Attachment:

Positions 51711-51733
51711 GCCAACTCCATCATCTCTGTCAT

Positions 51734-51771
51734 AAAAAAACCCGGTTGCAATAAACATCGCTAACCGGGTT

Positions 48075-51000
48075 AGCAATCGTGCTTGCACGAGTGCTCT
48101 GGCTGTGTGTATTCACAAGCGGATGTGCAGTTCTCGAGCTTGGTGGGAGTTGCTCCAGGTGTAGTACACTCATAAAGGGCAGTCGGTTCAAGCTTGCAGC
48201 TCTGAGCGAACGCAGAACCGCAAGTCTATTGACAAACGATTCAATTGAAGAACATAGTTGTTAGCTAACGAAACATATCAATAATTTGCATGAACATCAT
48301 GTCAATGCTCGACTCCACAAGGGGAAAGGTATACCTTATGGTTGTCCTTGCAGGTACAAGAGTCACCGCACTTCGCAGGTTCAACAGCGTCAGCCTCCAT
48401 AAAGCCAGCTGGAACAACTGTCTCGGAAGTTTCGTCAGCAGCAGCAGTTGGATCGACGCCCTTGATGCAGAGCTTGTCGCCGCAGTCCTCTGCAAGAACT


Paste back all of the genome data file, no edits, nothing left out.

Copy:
Positions 51711-51733
51711 GCCAACTCCATCATCTCTGTCAT

Positions 51734-51771
51734 AAAAAAACCCGGTTGCAATAAACATCGCTAACCGGGTT

Positions 48075-51000
48075 AGCAATCGTGCTTGCACGAGTGCTCT
48101 GGCTGTGTGTATTCACAAGCGGATGTGCAGTTCTCGAGCTTGGTGGGAGTTGCTCCAGGTGTAGTACACTCATAAAGGGCAGTCGGTTCAAGCTTGCAGC
48201 TCTGAGCGAACGCAGAACCGCAAGTCTATTGACAAACGATTCAATTGAAGAACATAGTTGTTAGCTAACGAAACATATCAATAATTTGCATGAACATCAT
48301 GTCAATGCTCGACTCCACAAGGGGAAAGGTATACCTTATGGTTGTCCTTGCAGGTACAAGAGTCACCGCACTTCGCAGGTTCAACAGCGTCAGCCTCCAT
48401 AAAGCCAGCTGGAACAACTGTCTCGGAAGTTTCGTCAGCAGCAGCAGTTGGATCGACGCCCTTGATGCAGAGCTTGTCGCCGCAGTCCTCTGCAAGAACT